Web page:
What Is Big Food Hiding?

Lucky Boy - Pastrami Sandwich Cross Section

Here is an interesting observation from Dr. Pretlow, an insight gleaned from the pilot studies of the W8Loss2Go smartphone app:

We initially thought that processed food wasn’t that much of a problem for obese kids, that it was mainly excessive amounts at home meals. But in our recent study the kids took photos of all their home meals. Pizza and chicken nuggets were the most common home meal food items.

The line between fast food and a home-cooked dinner seems to have become blurred to the point of nonexistence. To get hold of monstrously deformed versions of food, it’s no longer even necessary to go to McDonald’s or any of its competitors, or even to pick up a phone and order a delivery of junky pseudo-food. It’s all right there in the refrigerator, because somebody brought it home from the grocery store.

As we have seen, the ingredients of many so-called foods do not stand up to close inspection. When the eloquently named “Cheeseburger Bill” was discussed back in 2005, Michele Simon theorized about why food manufacturers fervently wish to avoid court cases. “Discovery,” in the legal sense, is a term that strikes terror into their hearts, or whatever facsimiles of hearts they might possess.

There is more for them to worry about than a census of weevils in the flour or roach parts in the raisins. Much more is in need of protection. The legal process could potentially expose a breathtaking number of dirty little secrets.

We’re listening…

What might be revealed? How about evidence that the industry has intentionally and with full awareness caused a food addiction epidemic? What if that happened? A human body can be chemically manipulated to lose its sense of “enough” and become a perpetual motion machine that does practically nothing but eat. Simon wrote:

Recent studies reveal that some unhealthy foods — such as chocolate, sugar, meat, and cheese — are physically addictive. Overeaters also demonstrate typical addiction behaviors such as craving, loss of control, and relapse. Lawsuits could help uncover the extent to which the food industry has known about, concealed, and taken advantage of such food addictions.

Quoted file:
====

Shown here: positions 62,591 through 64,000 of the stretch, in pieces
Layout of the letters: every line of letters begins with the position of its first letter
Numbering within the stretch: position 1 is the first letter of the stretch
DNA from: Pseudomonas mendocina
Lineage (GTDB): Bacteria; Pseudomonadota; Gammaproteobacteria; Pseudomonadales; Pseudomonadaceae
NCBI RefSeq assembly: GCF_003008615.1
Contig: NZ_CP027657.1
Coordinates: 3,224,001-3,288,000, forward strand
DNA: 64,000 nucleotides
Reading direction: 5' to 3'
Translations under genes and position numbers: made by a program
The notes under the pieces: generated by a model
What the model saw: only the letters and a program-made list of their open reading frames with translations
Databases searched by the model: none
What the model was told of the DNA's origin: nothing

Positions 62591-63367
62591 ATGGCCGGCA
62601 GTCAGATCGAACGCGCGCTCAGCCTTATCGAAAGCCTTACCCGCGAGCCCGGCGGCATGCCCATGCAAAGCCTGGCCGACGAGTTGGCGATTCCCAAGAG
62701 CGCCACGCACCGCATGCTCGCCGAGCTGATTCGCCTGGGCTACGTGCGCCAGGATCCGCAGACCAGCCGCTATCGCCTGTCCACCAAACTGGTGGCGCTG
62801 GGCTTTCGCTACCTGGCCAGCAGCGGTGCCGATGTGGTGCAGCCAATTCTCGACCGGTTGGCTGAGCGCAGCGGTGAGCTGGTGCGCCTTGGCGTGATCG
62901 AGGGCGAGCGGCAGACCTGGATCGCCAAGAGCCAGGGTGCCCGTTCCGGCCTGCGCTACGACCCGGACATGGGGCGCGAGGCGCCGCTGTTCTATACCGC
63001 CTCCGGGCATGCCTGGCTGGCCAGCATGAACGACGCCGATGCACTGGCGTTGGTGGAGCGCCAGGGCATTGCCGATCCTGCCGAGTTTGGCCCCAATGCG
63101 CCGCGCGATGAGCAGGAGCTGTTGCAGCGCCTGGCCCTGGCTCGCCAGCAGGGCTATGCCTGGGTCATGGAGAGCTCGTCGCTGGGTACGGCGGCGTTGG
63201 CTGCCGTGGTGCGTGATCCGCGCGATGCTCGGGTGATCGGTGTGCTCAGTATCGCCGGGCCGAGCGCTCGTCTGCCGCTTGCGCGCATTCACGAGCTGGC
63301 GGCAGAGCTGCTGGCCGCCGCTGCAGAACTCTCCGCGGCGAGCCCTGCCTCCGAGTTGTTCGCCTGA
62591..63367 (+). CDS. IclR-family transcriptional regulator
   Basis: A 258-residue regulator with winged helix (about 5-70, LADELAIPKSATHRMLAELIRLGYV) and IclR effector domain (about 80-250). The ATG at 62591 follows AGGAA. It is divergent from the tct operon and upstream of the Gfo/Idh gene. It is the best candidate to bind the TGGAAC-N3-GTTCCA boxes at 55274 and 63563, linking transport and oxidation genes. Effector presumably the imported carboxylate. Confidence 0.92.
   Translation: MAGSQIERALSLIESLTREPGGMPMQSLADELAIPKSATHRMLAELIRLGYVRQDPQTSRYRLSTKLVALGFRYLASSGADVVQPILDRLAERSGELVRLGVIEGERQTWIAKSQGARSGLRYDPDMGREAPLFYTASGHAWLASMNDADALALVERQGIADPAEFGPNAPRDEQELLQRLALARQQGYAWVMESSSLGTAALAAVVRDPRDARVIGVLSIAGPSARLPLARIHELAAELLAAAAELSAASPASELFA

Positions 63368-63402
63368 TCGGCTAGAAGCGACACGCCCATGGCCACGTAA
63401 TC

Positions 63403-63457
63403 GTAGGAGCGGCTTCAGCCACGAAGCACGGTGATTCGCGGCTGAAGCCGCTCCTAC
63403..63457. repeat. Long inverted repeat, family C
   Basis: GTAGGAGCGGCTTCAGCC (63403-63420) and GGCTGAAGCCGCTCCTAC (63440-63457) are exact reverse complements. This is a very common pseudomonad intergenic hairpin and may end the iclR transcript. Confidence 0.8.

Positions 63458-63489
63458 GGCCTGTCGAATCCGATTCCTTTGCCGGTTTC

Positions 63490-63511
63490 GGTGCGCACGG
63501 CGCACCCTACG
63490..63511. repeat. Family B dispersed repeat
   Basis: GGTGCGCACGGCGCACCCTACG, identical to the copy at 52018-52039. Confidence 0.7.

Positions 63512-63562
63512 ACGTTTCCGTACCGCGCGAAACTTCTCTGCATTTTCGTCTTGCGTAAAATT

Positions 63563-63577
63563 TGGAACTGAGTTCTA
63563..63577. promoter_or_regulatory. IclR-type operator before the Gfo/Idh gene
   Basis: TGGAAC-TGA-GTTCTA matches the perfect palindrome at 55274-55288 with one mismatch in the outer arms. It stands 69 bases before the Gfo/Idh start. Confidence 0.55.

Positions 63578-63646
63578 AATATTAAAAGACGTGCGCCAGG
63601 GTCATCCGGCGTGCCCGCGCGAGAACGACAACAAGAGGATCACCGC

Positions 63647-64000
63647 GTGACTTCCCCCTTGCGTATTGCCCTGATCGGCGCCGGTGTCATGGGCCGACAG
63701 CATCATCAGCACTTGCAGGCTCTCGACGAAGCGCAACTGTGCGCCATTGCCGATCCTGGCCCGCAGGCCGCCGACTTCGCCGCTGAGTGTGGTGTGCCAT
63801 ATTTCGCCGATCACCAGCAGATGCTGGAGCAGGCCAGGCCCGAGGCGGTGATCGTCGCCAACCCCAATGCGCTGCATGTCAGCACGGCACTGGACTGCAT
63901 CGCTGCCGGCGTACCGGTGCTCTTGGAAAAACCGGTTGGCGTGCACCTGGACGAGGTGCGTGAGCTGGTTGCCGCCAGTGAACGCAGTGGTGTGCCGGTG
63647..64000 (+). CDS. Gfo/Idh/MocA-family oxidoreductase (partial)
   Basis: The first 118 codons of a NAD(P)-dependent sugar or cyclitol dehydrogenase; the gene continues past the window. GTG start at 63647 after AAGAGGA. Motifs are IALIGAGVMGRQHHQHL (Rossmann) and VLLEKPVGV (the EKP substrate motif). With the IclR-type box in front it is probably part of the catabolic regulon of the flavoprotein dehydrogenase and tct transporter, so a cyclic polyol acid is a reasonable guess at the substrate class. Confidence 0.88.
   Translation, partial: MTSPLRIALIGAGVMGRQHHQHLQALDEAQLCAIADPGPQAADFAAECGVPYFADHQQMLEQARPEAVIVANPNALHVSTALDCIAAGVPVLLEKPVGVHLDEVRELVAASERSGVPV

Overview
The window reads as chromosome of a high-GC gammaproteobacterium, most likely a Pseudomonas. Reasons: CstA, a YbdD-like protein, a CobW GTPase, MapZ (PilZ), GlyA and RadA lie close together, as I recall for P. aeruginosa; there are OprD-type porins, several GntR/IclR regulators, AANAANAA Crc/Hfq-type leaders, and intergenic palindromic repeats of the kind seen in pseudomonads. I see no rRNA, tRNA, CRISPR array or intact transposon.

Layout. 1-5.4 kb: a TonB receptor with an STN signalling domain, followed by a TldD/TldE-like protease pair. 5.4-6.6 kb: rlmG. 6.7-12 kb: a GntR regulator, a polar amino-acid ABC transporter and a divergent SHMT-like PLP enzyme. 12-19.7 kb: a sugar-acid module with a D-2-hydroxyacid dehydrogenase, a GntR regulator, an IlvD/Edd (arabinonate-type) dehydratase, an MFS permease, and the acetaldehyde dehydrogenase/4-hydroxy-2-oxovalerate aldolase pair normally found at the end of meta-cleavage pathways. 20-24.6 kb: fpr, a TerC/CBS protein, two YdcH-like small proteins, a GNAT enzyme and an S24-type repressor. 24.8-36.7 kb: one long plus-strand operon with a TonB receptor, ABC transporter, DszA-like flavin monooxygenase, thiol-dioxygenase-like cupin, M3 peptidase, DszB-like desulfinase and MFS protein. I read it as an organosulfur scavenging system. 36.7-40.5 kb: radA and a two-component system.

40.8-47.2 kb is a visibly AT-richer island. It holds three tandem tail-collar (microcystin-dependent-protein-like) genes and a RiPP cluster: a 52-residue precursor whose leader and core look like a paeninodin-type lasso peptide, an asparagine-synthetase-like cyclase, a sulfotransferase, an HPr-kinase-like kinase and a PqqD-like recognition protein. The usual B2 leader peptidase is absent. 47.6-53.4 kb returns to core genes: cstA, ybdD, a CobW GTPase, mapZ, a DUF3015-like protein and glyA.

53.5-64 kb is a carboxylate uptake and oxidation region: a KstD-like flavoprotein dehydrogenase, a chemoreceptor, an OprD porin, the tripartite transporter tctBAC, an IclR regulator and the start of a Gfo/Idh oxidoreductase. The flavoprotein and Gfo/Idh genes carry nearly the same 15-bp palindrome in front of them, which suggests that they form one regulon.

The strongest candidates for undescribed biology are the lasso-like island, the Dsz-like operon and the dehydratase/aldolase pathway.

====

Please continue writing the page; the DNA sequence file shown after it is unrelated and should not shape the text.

Another expert

William Anderson is a licensed mental health counselor who specializes in addiction, eating disorders, and weight loss, which are all related. Like Dr. Pretlow, he has been using the term “food addiction” for a long, long time. (Eventually, a large part of the medical establishment caught up with these gentlemen.)

Anderson explains how food companies have done so much to create the obesity epidemic, and incidentally, how they have drained the American taxpayer who is faced with enormous health care costs due to obesity-related diseases. This piece is so fascinating, it is difficult to pick out a sentence or two for quotation, but here goes:

In November of 1998, the five largest tobacco companies in the U.S. agreed to pay 46 states over $200 billion to reimburse them for the Medicaid costs due to cigarette smoking. And that was just the beginning. Over the years, the tobacco companies have paid out billions more to the people they hurt, both medical expenses and punitive damages, and there’s no end in sight.

Is that little taste tantalizing enough to send a reader straight to Anderson’s article?

Your responses and feedback are welcome!

Source: “Industry Rewrites Laws to Avoid Liability,” CorpWatch.org, 03/21/05
Source: “Should the U.S. Sue Food Companies for the Costs of the Obesity Epidemic?” HuffingtonPost.com, 10/20/2014
Image by Marshall Astor

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